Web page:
Marijuana use among teens has remained steady even as legal marijuana comes online in more states.
Medical marijuana has been legalized in 28 states, and eight states have legalized recreational use. With legal marijuana’s availability at an all-time high, teen use must be skyrocketing. Not quite.
The National Institute of Drug Abuse funds an annual survey on drug use that is conducted by Monitor The Future. Teens in 8th, 10th, and 12th grades were questioned about their substance use habits. Alcohol and tobacco were used by teens at the lowest rate since the ’90s. Rates of marijuana use were almost identical for teens when compared to last year.
“I don’t have an explanation,” Dr. Nora Volkow, director of the National Institute on Drug Abuse, told U.S. News. “This is somewhat surprising. We had predicted — based on the changes in legalization, culture in the U.S., as well as decreasing perceptions among teenagers that marijuana was harmful — that [accessibility and use] would go up. But it hasn’t gone up.”
According to Vice News, here are some of the important facts highlighted by the study:
- Marijuana use in the past month among eighth-graders dropped significantly in 2016 to 5.4 percent, from 6.5 percent in 2015.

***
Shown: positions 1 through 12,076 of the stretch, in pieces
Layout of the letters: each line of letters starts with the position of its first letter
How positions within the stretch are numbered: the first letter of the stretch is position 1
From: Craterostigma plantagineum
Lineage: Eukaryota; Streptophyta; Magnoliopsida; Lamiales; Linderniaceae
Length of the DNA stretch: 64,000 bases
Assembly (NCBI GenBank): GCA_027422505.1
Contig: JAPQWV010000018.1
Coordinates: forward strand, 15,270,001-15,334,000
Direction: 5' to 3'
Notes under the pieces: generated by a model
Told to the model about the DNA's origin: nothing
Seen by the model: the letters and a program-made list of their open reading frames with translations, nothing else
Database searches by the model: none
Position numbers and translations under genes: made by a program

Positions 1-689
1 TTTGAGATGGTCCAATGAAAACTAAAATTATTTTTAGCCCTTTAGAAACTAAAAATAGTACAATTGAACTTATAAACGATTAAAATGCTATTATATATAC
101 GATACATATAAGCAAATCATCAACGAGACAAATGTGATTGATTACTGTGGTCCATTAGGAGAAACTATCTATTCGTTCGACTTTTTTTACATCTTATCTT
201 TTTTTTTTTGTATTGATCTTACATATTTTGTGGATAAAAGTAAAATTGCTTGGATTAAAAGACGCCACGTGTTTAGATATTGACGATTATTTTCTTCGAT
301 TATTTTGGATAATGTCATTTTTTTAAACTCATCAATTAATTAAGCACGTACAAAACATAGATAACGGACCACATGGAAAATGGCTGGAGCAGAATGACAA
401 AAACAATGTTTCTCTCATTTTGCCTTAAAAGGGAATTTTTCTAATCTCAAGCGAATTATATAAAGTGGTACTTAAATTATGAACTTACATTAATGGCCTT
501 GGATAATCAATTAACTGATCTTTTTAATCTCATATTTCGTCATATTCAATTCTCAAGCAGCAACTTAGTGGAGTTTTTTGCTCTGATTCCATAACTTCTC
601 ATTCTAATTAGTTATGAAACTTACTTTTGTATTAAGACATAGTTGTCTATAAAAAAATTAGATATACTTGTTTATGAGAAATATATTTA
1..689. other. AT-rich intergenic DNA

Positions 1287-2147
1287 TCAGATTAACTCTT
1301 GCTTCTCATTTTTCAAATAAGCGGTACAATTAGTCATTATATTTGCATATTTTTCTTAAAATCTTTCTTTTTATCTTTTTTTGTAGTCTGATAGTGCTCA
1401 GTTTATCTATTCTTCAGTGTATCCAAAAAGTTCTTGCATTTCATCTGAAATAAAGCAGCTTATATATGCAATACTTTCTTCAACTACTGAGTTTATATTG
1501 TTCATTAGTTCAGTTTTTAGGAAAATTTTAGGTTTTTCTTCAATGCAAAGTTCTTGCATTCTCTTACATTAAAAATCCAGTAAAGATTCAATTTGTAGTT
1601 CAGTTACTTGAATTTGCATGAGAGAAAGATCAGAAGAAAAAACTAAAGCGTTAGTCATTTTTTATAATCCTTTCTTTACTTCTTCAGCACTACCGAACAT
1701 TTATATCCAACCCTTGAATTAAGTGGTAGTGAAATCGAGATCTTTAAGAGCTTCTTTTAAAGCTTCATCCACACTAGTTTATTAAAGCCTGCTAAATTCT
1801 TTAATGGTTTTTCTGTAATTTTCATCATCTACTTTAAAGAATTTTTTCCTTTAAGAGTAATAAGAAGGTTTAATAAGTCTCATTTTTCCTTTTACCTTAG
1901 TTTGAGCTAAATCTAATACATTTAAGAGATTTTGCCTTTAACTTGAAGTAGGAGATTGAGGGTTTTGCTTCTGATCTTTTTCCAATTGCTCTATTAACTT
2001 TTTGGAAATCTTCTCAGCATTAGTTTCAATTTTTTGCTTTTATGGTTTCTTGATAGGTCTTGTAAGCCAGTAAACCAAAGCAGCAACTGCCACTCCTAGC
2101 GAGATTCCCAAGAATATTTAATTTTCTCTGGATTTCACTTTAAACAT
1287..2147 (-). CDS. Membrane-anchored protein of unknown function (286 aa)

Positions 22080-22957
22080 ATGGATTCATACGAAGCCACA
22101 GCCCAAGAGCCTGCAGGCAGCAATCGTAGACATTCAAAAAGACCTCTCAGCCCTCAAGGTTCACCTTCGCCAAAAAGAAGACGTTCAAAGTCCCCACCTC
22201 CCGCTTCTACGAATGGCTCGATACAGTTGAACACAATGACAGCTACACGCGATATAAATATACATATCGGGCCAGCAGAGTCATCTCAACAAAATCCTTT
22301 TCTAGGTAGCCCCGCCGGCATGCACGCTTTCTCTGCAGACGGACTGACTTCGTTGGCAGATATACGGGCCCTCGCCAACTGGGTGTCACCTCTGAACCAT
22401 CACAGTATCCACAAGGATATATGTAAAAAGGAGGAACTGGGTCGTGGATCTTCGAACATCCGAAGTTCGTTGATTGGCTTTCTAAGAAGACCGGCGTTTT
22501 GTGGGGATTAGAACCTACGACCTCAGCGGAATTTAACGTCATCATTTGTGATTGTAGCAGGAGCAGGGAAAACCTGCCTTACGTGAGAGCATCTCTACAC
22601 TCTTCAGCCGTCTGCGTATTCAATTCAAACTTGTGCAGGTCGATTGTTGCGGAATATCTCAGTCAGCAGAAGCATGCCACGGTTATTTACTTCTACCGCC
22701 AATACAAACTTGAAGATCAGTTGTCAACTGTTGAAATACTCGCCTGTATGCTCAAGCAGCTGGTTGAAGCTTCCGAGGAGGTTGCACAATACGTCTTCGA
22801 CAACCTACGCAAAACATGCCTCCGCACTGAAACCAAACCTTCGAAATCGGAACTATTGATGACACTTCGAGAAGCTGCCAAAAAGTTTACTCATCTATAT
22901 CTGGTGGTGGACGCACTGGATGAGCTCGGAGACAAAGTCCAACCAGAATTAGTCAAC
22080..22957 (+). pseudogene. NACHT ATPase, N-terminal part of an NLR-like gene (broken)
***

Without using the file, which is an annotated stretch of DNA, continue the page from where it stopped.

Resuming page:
- Daily use among eighth-graders dropped in 2016 to 0.7 percent from 1.1 percent in 2015.
- Among high school seniors, 22.5 percent report marijuana use in the past month and 6 percent report daily use. Both measures remained relatively stable from last year.
- Rates of marijuana use in the past year among 10th-graders also remained stable compared to 2015 but are at their lowest levels in over two decades.
- Marijuana and e-cigarettes are now more popular than regular cigarettes among teens.
- 38.3 percent of high school seniors in states with medical marijuana laws reported marijuana use in the past year, compared to 33.3 percent in non-medical marijuana states. Those findings align with previous survey data.
While the steady usage rate of teens may surprise some, many marijuana advocates have predicted this would be the case. With more marijuana behind store counters and not on the black market, access may be an issue for teens.
“We’ve always argued that taking marijuana out of the unregulated criminal market and putting sales into the hands of responsible retailers would actually make it harder for young people to get,” said Tom Angell, chairman of the pro-legalization group Marijuana Majority. “The new data bear this out, and it’s just common sense.”